Promissory Estoppel As a Ground for Waiver
In Wachovia Bank v. Rubish, 306 N.C. 417, 424, 293 S.E.2d 749, 754 (1982), the Supreme Court of North Carolina discussed the elements needed for a party to assert promissory estoppel as a ground for waiver:
The use of "estoppel" as a ground for "waiver" sometimes leads to confusion as to exactly what must be proved by the party asserting the estoppel.
This is illustrated in the instant case by the defendant's pleading and the trial court's instructions on estoppel.
In order to prove a waiver by estoppel defendant need not prove all elements of an equitable estoppel, for which proof of actual misrepresentation is essential; neither need he prove consideration to support the waiver.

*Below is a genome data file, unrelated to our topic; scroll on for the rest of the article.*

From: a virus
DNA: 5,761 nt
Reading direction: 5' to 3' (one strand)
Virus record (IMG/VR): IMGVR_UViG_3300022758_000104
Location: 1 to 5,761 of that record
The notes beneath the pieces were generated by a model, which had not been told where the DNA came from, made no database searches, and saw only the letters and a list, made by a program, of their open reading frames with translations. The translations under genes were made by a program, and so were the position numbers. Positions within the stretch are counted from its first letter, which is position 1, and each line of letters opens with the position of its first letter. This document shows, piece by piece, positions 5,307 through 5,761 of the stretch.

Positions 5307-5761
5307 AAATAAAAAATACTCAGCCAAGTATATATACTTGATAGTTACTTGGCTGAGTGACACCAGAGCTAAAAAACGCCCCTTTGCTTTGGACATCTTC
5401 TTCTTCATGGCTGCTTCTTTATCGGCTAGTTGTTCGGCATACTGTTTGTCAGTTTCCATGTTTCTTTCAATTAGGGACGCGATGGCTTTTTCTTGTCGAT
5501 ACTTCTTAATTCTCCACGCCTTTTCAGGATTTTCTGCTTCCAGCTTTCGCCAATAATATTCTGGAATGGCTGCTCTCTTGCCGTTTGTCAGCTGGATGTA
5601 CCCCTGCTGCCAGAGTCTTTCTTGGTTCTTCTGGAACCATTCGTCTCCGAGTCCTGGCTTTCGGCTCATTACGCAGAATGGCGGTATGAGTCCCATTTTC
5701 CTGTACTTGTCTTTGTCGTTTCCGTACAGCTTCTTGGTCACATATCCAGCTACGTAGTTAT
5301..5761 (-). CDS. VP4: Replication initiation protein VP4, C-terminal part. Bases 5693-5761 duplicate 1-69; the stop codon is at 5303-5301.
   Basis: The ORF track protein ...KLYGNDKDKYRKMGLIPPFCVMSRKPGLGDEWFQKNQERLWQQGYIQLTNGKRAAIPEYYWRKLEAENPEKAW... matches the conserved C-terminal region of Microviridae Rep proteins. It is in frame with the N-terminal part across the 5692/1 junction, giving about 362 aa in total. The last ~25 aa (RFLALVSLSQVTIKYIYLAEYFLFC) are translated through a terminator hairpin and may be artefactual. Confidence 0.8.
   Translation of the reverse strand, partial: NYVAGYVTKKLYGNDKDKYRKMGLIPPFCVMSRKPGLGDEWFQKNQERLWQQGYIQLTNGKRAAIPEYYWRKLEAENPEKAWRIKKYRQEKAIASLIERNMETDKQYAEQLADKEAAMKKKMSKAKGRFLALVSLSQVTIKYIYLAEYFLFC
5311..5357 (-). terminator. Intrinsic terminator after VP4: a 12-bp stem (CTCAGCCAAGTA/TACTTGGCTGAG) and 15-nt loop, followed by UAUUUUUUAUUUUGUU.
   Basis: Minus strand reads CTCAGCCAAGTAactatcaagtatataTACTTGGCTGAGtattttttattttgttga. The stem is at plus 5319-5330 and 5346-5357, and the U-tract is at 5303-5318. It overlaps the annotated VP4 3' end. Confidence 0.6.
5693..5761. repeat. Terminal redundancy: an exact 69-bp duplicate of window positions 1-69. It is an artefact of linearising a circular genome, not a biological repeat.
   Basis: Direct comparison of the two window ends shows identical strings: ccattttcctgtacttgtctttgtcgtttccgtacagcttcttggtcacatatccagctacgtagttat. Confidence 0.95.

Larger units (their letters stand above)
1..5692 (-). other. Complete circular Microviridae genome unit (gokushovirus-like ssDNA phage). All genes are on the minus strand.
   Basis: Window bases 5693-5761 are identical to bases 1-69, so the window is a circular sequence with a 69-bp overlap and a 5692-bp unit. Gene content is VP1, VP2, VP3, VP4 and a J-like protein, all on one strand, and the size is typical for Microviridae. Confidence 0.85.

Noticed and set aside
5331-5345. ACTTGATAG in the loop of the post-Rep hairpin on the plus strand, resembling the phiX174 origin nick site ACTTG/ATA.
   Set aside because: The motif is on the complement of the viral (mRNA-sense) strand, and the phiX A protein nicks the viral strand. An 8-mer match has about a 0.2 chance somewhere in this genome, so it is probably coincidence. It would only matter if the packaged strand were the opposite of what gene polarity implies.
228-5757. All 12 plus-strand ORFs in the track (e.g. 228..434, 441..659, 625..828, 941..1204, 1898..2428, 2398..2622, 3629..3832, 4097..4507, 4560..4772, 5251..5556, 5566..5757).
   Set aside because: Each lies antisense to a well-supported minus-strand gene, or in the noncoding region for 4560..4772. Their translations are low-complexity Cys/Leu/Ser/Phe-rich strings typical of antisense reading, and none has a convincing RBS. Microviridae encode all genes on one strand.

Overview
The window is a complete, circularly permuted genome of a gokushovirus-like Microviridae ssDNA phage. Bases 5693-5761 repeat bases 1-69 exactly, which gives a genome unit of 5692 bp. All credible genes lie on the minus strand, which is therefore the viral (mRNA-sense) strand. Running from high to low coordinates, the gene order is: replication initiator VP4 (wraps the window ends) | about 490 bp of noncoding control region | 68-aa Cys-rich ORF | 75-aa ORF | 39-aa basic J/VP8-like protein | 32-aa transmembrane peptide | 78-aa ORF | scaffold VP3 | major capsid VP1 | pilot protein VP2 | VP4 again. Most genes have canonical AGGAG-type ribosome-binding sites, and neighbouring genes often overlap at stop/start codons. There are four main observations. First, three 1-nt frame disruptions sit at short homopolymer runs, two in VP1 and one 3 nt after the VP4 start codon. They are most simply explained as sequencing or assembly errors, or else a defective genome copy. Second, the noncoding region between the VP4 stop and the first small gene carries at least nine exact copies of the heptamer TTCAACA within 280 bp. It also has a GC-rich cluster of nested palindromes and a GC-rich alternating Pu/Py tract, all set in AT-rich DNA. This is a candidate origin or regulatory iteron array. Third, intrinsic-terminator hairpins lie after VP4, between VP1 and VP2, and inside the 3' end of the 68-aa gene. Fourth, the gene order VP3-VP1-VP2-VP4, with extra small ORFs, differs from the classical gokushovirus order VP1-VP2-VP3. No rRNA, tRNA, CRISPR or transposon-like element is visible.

Rather, he need only prove an express or implied promise by Wachovia or Mr. Baker to waive the notice provision and defendant's detrimental reliance on that promise. Wachovia Bank, 306 N.C. at 427, 293 S.E.2d at 755-56.
The Supreme Court held the defendant "bore the burden of establishing his affirmative defenses" of waiver and promissory estoppel.
Thus, since our Supreme Court previously determined promissory estoppel is an affirmative defense, we now determine whether defendant waived this affirmative defense.